Mother of man murdered 20 years ago says Detroit police just threw away her son's belongings
Quincy Walker was murdered in 2000 in Detroit. His mother, Brenda Walker, is still looking for the answers and wants closure. But the one question concerning her son’s belongings that were with him on the day of his death, made he suffer even more.
She says she remembers the day when police came to her house.
“Was your son dealing drugs?” one of the officers asked her.
“I said, 'Excuse me?' He said he had $300 in his pocket," Brenda recalls.
Officers also told her he had a ring, necklace, watch, two phones and a pager on him. Brenda wanted her son’s personal items back, but she was told they were being held as evidence.
"I asked again when are you going to give me my son's belongings (and they said) we are working on it," Brenda said.
And only 20 years after, last month, an officer brought Brenda a box with Quincy’s stuff. But some items were obviously missing. There were some keys, half a pack of cigarettes, batteries and Quincy’s bloody coat and cap.
"I called the officer back and said you are missing his ring, his watch, his necklace and the $300, and other things I forgot about which were the phones.”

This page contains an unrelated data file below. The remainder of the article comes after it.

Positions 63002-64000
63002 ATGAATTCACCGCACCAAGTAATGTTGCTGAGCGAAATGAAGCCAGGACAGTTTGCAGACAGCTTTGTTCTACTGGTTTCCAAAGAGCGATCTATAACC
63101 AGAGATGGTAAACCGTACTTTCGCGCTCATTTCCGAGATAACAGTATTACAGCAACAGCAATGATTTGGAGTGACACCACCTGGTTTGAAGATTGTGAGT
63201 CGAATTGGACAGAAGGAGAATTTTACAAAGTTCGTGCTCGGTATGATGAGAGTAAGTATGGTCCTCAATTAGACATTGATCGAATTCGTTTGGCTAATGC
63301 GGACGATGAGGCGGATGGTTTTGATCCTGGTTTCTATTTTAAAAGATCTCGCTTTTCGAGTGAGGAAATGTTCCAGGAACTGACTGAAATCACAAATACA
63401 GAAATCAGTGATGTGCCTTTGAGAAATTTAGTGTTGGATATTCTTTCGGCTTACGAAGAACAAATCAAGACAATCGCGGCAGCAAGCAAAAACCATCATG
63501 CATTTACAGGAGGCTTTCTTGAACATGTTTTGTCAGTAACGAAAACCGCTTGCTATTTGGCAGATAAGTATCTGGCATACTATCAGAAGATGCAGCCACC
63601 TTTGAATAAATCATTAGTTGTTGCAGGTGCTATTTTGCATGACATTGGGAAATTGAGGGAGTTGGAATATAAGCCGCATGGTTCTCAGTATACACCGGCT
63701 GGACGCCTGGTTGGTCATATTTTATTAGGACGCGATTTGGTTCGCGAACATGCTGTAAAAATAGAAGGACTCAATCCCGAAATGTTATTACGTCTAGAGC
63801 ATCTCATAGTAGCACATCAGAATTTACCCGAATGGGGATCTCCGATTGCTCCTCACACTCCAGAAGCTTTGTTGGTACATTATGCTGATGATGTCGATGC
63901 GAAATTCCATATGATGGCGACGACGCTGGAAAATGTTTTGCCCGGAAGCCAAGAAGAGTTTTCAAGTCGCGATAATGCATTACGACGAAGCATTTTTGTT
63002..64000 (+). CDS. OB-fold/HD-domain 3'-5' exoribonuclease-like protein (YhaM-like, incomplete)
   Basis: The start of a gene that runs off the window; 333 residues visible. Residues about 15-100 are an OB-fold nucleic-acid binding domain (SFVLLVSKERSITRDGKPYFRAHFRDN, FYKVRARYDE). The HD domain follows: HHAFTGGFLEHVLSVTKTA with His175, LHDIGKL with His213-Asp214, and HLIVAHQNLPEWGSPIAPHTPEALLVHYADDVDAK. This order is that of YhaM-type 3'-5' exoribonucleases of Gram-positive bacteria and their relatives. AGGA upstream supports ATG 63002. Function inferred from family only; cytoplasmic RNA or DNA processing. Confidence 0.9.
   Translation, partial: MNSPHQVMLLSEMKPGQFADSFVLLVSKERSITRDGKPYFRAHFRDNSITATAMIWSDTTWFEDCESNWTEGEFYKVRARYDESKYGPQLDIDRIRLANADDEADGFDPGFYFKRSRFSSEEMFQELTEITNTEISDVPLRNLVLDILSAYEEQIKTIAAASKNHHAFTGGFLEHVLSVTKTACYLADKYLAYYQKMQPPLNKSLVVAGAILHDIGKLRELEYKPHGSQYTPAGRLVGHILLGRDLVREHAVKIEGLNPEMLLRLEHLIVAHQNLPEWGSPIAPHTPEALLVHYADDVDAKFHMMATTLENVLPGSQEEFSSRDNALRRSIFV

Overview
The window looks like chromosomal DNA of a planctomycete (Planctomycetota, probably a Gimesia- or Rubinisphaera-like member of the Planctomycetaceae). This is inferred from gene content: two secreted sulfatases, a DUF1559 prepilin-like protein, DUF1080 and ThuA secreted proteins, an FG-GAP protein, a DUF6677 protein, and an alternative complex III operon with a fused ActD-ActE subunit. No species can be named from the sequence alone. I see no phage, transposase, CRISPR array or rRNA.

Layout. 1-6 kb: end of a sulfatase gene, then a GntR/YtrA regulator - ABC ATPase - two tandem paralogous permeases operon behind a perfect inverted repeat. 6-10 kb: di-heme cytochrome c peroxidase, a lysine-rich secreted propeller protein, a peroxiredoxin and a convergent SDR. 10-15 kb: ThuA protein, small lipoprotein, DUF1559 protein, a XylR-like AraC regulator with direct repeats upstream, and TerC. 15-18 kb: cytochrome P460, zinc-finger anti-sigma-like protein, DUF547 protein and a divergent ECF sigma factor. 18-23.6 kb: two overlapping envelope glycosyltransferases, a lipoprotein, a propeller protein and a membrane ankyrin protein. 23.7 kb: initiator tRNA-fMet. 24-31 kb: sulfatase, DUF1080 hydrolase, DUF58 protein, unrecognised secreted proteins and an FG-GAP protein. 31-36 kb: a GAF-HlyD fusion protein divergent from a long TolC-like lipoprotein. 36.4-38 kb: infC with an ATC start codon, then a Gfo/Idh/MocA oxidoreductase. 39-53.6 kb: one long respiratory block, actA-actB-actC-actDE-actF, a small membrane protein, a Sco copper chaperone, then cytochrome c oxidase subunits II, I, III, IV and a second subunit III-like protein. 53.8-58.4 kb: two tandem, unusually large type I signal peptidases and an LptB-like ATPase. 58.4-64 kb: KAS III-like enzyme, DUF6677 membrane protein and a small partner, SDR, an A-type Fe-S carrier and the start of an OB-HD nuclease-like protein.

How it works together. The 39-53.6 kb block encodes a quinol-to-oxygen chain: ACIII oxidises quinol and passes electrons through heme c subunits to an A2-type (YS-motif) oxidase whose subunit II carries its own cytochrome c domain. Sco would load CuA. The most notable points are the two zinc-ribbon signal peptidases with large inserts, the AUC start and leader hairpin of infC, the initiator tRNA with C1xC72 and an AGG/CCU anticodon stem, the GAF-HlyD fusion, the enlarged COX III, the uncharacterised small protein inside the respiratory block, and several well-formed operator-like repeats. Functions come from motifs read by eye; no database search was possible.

Brenda wishes she never received that unthinkable answer.
"They told me they had been auctioned off, I said how can you auction off my son’s things when nobody even told me about it and I have been asking for years for my son's belongings," she said. "How could you auction them off?"
Detroit police started looking into it further, according to Fox 2. And then the phone call from the police completely broke the heart of a desperate mother. She says Capt. Jonathan Parnell rang her up to tell that the other items of her son’s belongings had been simply thrown away years ago. Among those things police say they had only a gold ring, Quincy’s phones and $100.
According to Detroit police it was a department’s casual practice in the early 2000s, to get rid of items or evidences that are no longer needed. In 2003 that cash was deposited to be eventually returned to the family in the form of a check. But! That never happened.
This practice stopped existing only in 2016 when the police chief James Craig changed the police. Since then the evidences are held indefinitely.
"I am trying to figure out how many parents go through this with their items from loved ones taken from them and not given back," Brenda added. "Those were keepsakes for me. I don't have anything of my sons except pictures here and there."